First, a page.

The moment is freeze-framed in my mind: My eldest, Milo, red-faced with anger, his eyes hard but wild, a look I know means he feels both out of control and desperate to re-exert it. The yellow light of the floor lamps casts dark shadows over the couch and his face. Shoot it in black and white and you’d call it noir lighting. He’s holding my phone toward me in both hands, threateningly, and he’s beginning to twist…
It had been a rough couple weeks. Milo has always been an intense child. He manifested his excitement about school starting by: first, his inability to sit still for more than thirty seconds; second, his sensitivity to every frustration and surprise, which led to freakouts and meltdowns; and third, his discovering 1,001 new ways to fight with his brother.
We once took him to a program that offered a lot of parent training, and they would repeat over and over again that “you’re the experts on your child.” It’s true, of course, even when we can’t do better than hold the door to his room shut in an enforced time out, or when we flounder to offer his teachers advice for helping him get through the school day.
We’re the experts. Or at least the authorities.
Parenting will test your definition of that word—authority. Growing up, authority was near absolute, so respect for it was implicit. God was the model, and insofar as he placed earthly authorities where they were, the obedience we owed him was conferred onto teachers, police officers, and Republican presidents.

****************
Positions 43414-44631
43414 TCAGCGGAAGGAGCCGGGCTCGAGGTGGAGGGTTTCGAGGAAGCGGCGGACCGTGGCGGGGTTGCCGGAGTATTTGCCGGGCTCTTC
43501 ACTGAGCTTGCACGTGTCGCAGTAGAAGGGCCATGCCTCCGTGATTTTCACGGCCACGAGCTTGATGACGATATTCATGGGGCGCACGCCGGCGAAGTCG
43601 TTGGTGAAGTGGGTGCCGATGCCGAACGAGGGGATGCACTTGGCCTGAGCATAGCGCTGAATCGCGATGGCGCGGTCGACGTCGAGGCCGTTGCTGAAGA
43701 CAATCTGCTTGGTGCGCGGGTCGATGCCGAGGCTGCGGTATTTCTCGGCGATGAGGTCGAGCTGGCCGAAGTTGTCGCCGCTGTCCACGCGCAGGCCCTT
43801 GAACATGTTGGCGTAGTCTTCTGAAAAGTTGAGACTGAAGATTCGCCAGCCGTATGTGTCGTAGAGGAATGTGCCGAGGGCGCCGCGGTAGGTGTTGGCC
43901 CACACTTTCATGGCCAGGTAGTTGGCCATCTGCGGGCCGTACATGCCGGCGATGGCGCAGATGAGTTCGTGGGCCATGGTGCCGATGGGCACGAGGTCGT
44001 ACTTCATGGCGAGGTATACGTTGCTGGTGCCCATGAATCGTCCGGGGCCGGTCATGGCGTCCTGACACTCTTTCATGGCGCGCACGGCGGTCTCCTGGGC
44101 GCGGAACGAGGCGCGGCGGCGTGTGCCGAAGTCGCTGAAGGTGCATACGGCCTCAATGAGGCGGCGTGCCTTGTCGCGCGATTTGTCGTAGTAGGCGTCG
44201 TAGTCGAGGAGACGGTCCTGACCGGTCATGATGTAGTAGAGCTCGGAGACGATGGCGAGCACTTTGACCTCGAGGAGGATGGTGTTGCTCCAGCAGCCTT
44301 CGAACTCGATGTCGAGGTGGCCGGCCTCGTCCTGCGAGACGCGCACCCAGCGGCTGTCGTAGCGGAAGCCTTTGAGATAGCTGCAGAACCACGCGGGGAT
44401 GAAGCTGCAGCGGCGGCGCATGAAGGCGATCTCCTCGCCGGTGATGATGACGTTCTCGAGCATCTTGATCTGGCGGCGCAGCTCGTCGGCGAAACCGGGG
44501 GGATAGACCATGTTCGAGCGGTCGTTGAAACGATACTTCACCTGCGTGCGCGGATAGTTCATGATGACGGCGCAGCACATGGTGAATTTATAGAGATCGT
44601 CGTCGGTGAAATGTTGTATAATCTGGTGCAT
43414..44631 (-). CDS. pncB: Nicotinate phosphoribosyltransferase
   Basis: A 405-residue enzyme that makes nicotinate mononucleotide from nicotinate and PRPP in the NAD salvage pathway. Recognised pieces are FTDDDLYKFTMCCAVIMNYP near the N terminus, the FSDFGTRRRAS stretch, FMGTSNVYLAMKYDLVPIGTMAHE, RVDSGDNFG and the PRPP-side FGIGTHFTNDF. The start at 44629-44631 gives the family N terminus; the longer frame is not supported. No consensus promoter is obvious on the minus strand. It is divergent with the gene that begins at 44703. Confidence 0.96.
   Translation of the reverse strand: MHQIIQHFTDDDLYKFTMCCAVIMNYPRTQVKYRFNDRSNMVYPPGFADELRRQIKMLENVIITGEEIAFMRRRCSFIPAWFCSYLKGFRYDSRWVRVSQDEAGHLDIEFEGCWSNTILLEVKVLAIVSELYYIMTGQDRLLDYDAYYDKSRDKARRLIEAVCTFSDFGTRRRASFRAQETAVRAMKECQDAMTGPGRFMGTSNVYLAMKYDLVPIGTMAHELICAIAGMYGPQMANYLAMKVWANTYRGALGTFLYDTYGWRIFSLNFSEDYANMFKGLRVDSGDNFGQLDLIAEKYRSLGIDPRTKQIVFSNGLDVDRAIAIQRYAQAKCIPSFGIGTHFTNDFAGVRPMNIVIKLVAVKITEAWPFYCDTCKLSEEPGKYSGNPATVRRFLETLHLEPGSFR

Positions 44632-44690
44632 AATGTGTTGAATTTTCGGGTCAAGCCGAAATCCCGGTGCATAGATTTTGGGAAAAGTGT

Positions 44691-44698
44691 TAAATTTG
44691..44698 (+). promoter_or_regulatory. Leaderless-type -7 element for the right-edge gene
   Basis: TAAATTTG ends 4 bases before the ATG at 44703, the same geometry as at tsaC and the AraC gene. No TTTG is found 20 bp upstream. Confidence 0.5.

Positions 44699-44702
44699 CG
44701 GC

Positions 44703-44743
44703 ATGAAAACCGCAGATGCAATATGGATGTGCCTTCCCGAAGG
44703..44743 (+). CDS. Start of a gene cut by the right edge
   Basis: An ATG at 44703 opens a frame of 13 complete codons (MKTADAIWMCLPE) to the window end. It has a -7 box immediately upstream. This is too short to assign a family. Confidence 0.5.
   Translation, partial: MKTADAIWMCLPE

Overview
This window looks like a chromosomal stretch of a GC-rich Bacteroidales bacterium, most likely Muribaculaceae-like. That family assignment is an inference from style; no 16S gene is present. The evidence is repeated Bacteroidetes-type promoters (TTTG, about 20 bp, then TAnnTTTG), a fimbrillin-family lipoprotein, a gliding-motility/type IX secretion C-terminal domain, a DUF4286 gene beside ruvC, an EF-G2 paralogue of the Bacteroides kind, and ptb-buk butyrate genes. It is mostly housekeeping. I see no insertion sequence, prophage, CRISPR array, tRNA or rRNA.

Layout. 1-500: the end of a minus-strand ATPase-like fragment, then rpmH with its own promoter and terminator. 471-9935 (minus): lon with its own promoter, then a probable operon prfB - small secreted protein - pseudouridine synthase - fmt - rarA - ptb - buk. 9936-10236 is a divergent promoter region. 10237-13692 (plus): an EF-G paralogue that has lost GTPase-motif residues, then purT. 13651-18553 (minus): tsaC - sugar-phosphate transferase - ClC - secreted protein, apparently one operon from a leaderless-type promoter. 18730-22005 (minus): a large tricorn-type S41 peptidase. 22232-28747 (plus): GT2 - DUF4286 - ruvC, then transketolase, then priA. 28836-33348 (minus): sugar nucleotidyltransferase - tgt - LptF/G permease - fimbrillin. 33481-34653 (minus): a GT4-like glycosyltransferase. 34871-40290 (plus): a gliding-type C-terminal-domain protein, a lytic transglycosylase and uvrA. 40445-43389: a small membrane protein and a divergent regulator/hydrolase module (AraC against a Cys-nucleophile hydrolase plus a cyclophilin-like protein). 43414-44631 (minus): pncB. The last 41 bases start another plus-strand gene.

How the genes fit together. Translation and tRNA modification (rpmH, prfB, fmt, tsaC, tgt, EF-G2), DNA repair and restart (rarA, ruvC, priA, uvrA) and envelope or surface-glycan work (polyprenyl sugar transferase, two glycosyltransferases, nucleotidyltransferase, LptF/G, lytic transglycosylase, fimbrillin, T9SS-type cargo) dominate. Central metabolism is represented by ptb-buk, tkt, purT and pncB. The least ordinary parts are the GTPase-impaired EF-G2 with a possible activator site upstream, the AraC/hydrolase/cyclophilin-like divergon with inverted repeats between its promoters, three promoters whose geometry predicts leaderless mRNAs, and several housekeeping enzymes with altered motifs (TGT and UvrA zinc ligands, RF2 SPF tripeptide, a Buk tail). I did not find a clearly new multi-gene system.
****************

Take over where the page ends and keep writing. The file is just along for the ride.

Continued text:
In the liberal settings of college and graduate school I learned to appreciate the value of democratic protest, but I never understood how that led to deriding the authority of the police, howsoever much they might abuse it.
And then there is the news these days. I can only imagine what our political leaders’ families must be like if they parent anything like they lead.
I know people would not react well to me if I parented like that. Picture Milo holding that phone, with destruction and vengeance in his eyes, and I throw a book at him or punch him in the face. That would have been expedient, would have protected my interests.
What if I grabbed his Kindle and threatened to smash it on the ground? Or vaguely threatened to rain down pain and destruction upon his toys and body?
What if I made my love of him contingent on his obedience? If when I was angry with him I told his friends and teachers that he was a liar and a loser?
It sounds so trite to make these comparisons, but is it? Are the disanalogies really so great? It seems rather that we simply cannot imagine dealing with our big problems like we do the “small” ones.
When Milo grows older, becomes nearly my size, will the dynamics really change? Will my responsibilities and duties change? Imagine Milo gains control of a country, with an army and a diverse populace. His fundamental drives will not change. He will not suddenly overcome his desire to feel in control, to be treated with dignity, to be loved, to receive comfort when he is afraid or saddened.